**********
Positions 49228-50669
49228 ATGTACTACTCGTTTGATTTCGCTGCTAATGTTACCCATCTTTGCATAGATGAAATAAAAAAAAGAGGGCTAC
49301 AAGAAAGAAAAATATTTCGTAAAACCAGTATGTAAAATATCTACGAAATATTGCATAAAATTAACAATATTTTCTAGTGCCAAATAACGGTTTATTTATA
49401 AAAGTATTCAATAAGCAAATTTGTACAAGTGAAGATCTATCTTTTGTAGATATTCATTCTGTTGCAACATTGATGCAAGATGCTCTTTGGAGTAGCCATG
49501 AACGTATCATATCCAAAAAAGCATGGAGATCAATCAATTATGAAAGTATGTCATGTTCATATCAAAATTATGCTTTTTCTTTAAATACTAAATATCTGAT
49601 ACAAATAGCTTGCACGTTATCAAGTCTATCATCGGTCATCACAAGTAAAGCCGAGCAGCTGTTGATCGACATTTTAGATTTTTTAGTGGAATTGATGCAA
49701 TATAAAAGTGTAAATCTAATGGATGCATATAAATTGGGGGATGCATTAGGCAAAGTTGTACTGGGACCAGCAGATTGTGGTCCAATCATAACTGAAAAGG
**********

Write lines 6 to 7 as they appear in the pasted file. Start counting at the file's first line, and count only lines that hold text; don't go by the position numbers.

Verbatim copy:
49601 ACAAATAGCTTGCACGTTATCAAGTCTATCATCGGTCATCACAAGTAAAGCCGAGCAGCTGTTGATCGACATTTTAGATTTTTTAGTGGAATTGATGCAA
49701 TATAAAAGTGTAAATCTAATGGATGCATATAAATTGGGGGATGCATTAGGCAAAGTTGTACTGGGACCAGCAGATTGTGGTCCAATCATAACTGAAAAGG